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What is Pink Eye in Cats?

Conjunctivitis (pink eye) is a common disease in cats causing inflammation and pinkness of the membrane part of the eye. This disease can affect one or both eyes and can also cause intermittent or constant squinting. The inflammation can be chronic or acute, infectious or noninfectious. To learn more, read the following questions answered by Experts.


Most of the causes are infectious. The three common causes are as follows:

  • feline herpesvirus-1
  • feline chlamydia
  • feline mycoplasma

It is important to know that conjunctivitis is a species-specific virus and cannot be transmitted to humans. Also, the virus can contain one or all three of these organisms causing the problem. Noninfectious causes include the following:

  • irritation from eyelashes rubbing against the eyeball
  • small particles trapped inside the eyelids
  • exposure to irritant chemicals
  • allergies
  • eye tumors


The clinical signs of conjunctivitis include, but are not limited to:

  • excessive tearing or watering from one or both eyes
  • cloudy, yellow or green discharge
  • prominent or reddened conjunctival membrane
  • squinting or closed eye(s) caused by discomfort


Tests may be required to determine what is causing the conjunctivitis. Some or all of the following tests can be ran:

  • Conjunctival Cytology: An evaluation of the cells collected at the surface of the membrane can determine the health of the eye and conjunctiva. It will also identify whether primary or secondary infections are involved. For suspected viral infections, samples will be sent to a laboratory. Although the tests are specific, they are not completely sensitive. Repeated samples may be needed to achieve a positive result for a definitive diagnosis.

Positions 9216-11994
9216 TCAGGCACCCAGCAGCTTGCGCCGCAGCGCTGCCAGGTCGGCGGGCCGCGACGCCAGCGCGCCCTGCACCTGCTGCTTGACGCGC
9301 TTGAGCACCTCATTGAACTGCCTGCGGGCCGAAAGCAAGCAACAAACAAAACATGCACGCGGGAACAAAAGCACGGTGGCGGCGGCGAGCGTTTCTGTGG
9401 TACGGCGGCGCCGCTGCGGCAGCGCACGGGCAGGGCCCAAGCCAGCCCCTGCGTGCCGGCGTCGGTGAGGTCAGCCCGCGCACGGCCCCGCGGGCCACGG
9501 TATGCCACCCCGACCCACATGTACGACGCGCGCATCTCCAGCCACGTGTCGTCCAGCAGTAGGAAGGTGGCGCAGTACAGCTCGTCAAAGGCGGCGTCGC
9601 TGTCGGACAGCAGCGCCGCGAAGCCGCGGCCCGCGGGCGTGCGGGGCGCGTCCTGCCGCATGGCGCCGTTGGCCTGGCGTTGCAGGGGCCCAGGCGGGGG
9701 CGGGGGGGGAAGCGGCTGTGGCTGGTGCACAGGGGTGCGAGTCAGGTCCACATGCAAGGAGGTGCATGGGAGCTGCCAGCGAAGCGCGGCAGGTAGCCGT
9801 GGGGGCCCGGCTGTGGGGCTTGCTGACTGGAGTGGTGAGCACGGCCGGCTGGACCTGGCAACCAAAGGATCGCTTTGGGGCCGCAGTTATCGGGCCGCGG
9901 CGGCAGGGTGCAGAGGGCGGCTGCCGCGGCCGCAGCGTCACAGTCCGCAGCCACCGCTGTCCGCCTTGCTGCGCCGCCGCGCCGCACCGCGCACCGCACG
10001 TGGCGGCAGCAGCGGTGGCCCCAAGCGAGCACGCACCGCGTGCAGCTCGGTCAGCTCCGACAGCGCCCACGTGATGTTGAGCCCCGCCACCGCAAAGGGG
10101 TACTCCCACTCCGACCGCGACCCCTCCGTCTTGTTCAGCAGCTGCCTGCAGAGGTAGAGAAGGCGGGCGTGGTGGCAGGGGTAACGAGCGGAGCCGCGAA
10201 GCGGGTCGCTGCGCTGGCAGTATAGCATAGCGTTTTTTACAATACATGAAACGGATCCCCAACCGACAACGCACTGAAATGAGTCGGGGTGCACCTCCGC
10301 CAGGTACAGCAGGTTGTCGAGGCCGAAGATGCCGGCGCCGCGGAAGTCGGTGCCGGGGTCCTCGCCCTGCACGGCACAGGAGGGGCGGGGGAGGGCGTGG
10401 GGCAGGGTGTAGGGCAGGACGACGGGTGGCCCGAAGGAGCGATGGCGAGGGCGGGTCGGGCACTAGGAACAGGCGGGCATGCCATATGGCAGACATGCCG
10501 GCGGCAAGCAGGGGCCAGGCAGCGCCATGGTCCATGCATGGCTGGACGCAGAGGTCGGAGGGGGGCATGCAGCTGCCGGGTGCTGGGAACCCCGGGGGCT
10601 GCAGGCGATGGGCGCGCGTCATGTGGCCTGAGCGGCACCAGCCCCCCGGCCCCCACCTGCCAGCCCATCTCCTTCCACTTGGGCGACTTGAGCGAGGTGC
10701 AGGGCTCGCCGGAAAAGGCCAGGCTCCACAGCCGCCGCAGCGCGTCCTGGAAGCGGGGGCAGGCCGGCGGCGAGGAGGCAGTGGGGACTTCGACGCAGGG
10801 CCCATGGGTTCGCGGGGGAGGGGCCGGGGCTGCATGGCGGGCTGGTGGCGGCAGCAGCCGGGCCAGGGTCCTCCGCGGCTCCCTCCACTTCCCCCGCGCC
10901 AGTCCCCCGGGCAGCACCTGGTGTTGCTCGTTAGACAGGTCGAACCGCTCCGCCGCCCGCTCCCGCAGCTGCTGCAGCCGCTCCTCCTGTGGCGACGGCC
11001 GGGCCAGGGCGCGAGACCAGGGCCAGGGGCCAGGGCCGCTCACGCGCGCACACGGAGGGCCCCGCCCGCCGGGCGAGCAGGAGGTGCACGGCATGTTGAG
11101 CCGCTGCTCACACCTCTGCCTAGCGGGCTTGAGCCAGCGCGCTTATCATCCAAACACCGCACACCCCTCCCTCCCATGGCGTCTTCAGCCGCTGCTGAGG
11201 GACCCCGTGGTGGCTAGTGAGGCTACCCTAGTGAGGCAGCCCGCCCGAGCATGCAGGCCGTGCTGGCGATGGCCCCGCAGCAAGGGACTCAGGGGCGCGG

• Cultures: A bacterial culture is often requested to confirm a suspected infection. The diagnostic laboratory will perform an antibiotic sensitivity test for the specific bacteria in order to determine the right antibiotic.
  • Blood Tests: An eye disease can be the result of an internal condition. If the animal’s immune system is not strong, infections are more likely to occur. The blood tests will rule out any internal conditions.


In order to successfully treat conjunctivitis, the root cause must be determined. Major eye issues need to be ruled out, which is why it is important to have pets with eye symptoms seen by a veterinarian within 24 hours. Any delay in treating serious disorders can result in major damage and sometimes blindness. There are not any home remedies to help your pet once the infection has set in, though you can help him/her feel more comfortable at home by doing the following:

  • Keep the outside of the eye free from discharge with a cotton ball.
  • Clean and flush the eye for a few minutes with fresh water and check it for foreign matter. If you find something, use a Q-tip to gently allow the debris to stick to the cotton.
  • Apply a warm moist tea bag (plain tea) on the eye for a few minutes if your cat has watery discharge.
  • A sterile saline solution, without disinfectants, can be helpful to clean and give the eye relief.
  • Many cat owners report improvements after using a product called Terramycin which treats mild eye infections for cats.
  • Some owners rub one teaspoon of apple cider vinegar on the cat’s neck to heal eye problems.

Antibiotics may be needed to treat infections. The antibiotics are topical in the form of eye drops or ointments. They are to be given as prescribed without stopping early even if the cat appears to be healing.


Because of the many causes of conjunctivitis, there is no set prevention that works for every situation. To reduce the risk of eye problems, check your cat’s eyes daily for obvious signs of irritation. If you notice one or both of your pet’s eyes to look irritated or inflamed, it is important to contact your veterinarian.

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